What are the applications for hot dip galvanizing? Hot dip galvanizing is the preferred metal coverage for machinery in applications with corrosive elements or a high level of wash down. Typical applications include food processing operations, chemical processing and pharmaceutical. These applications recognize the benefits of this high performance coating in substantially increasing product life, reducing maintenance and maintaining a required sanitary level. In applications of this nature the benefits of hot dipped galvanizing are significant. Whenever considering hot dip galvanizing the benefits must be considered and weighted against the downside considerations. Each application has its own particular considerations, factors and weighting of those for consideration. In one application a poultry processors loading docks were subject to animal fat acids and regular wash down procedure. This customer found that the life of dock levelers that were hot dipped galvanized were approximately 10 years. The life of painted dock levelers was approximately 1 year. In applications of this nature hot dip galvanizing makes good sense and is a great value.
What is hot dip Galvanizing? It is a coating that is applied to metal to provide superior corrosion protection and resistance.
How is it applied? The metal component is first cleaned by dipping the components into an acid solution. After the acid cleaning dip the component is then dipped into the hot molten galvanizing solution. It should be noted that the hot dip galvanizing process is not completed at the manufacturing facility. The components have to be prepared and sent to an offsite facility that specializes in hot dip galvanizing.
Why is hot dip galvanizing a superior coating to spray paint or other coatings? Due to the high temperature of the solution during the dipping process it adheres extremely securely to the metal surface. The adherence is far superior to the typical paint coating. The chemistry of the coating is highly resistant to corrosion. The chemistry of the coating will actually self-heal in the event of minor scratches and abrasion. Due to the fact the components are dipped and bathed in the solution all surfaces of the component are covered. With spray painted coatings there are almost always areas that are not covered and subject to corrosion. There are no coatings for metal in material handling applications that are superior to galvanizing in resisting and preventing corrosion.
Is cold spray galvanizing equal to hot dip galvanizing? Cold spray galvanizing is not remotely equal to hot dip galvanizing. There are several reasons for this. The components are not dipped in the acid cleaning solution. The components are not dipped in the galvanizing solution. The components are not dipped at all. The compound is sprayed on. All of this results in cold spray galvanizing not being equal at all to hot dip galvanizing. Cold spray galvanizing is simply another sprayed on coating.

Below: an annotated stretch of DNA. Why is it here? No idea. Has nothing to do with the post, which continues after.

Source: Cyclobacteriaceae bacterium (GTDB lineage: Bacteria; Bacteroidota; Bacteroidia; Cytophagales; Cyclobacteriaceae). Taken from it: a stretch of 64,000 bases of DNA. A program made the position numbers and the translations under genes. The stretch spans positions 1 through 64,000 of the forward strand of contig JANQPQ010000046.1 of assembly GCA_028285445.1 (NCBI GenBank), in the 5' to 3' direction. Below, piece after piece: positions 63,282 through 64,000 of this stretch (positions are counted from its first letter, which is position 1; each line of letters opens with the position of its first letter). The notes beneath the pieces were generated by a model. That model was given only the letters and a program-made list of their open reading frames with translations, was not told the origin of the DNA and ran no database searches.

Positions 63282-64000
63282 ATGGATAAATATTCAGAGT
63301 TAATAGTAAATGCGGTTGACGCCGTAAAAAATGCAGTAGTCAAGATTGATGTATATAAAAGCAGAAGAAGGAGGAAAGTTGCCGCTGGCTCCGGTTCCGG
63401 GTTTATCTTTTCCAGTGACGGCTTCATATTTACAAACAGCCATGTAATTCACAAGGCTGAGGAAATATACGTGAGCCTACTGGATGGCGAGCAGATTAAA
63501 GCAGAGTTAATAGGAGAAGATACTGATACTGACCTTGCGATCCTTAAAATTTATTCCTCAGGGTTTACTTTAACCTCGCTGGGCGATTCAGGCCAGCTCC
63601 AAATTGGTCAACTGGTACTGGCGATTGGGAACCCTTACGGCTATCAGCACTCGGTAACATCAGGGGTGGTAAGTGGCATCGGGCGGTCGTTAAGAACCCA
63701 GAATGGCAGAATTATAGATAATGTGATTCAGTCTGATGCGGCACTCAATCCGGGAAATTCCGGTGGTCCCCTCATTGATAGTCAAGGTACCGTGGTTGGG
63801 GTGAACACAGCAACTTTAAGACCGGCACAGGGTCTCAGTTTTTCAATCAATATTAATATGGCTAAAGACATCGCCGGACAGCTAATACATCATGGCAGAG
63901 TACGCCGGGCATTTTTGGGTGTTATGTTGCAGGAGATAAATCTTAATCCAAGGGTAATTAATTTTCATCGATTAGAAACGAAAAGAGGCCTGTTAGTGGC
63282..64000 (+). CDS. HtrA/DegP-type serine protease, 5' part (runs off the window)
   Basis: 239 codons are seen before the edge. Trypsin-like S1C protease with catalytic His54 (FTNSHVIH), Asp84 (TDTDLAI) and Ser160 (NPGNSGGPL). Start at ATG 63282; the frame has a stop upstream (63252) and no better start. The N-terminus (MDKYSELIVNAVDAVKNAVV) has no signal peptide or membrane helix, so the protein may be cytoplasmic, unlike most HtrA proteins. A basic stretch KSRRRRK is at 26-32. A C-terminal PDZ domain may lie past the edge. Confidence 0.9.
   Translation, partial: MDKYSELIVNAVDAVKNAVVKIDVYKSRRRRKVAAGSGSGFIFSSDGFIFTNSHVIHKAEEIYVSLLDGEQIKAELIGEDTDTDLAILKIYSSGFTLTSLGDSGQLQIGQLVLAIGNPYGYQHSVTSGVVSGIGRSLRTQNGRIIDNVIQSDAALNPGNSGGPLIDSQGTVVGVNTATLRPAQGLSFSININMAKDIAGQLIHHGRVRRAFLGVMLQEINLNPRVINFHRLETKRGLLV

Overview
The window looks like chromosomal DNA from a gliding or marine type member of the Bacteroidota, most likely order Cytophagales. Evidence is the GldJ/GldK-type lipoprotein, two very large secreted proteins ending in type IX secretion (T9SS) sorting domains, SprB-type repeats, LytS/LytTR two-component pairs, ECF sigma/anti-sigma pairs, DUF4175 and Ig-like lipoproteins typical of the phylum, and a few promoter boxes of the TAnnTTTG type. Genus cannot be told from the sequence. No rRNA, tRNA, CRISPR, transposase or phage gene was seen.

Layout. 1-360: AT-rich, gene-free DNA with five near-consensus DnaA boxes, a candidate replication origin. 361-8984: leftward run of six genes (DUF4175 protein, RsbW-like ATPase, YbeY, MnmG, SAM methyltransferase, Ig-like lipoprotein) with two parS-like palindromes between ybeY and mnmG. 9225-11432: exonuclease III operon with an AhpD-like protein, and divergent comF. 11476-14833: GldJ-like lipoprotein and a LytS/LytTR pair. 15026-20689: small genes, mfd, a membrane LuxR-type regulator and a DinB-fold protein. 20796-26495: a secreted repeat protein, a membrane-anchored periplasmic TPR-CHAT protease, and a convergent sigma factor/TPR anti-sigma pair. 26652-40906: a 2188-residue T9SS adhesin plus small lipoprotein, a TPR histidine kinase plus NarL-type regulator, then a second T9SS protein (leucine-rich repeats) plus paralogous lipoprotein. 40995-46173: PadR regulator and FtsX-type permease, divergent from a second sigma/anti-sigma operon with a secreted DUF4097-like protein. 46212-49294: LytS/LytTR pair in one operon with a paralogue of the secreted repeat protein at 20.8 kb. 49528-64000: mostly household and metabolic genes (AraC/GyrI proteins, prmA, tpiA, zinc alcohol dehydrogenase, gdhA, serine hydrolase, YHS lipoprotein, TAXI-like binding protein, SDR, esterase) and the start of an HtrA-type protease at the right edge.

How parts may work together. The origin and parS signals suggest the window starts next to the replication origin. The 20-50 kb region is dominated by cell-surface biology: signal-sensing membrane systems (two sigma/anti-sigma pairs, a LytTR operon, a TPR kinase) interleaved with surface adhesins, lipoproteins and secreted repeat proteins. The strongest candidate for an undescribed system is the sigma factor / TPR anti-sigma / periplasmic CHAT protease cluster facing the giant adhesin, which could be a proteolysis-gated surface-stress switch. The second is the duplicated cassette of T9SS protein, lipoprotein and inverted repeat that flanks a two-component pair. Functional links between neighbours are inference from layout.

What are the down side considerations of hot dip galvanizing? There are numerous downside considerations for hot dip galvanizing. Some of these are listed below:
Cost: Due to the steps involved in the process the cost of hot dip galvanizing is significant. Steps include, shipping of the components to and back from an offsite location that specializes in hot dip galvanizing metal. Reworking prepping of the components for assembly when the components are returned to the manufacturing facility. The reworking can be time consuming based on the fact that when the components are dipped all areas of the component are covered by the coating. Areas such as threads or cavities with specific tolerance requirements will have to be cleaned up to meet tolerance and facilitate a suitable fit. The heat of the process causes certain components to be distorted. The distortion may have to be addressed to facilitate proper fit and operation.
Distortion: As stated above the heat from the process distorts many metal components and welded assemblies when they are dipped into the hot compound. In addition to this distortion resulting in increased manufacturing time, the distortion can result in permanent deflection of components and welded assemblies that could result in operational concerns. For example, the dishing of platform deck plates (which is typical) due to the heat of the galvanizing process can create issues if carts or pallet jacks with small wheels are to be rolled onto or across the platform. If machines with larger wheels and that are powered (such as fork lifts) are driven across, the distortion and deflection becomes less of a concern and in many cases is not noticeable. In some applications in which a high standard of aesthetics is required the resulting distortion could result in aesthetic concerns.
Color Differences: The coating process can result in an inconsistency of surface colours. In some applications with a high expectation for aesthetics the possible colour deviation can be a concern.
Extended Delivery Time: Due to the fact the components have to be sent out, galvanized, shipped back to the manufacturing facility and then prepped additionally for assembly, hot dip galvanizing results in longer delivery lead times.
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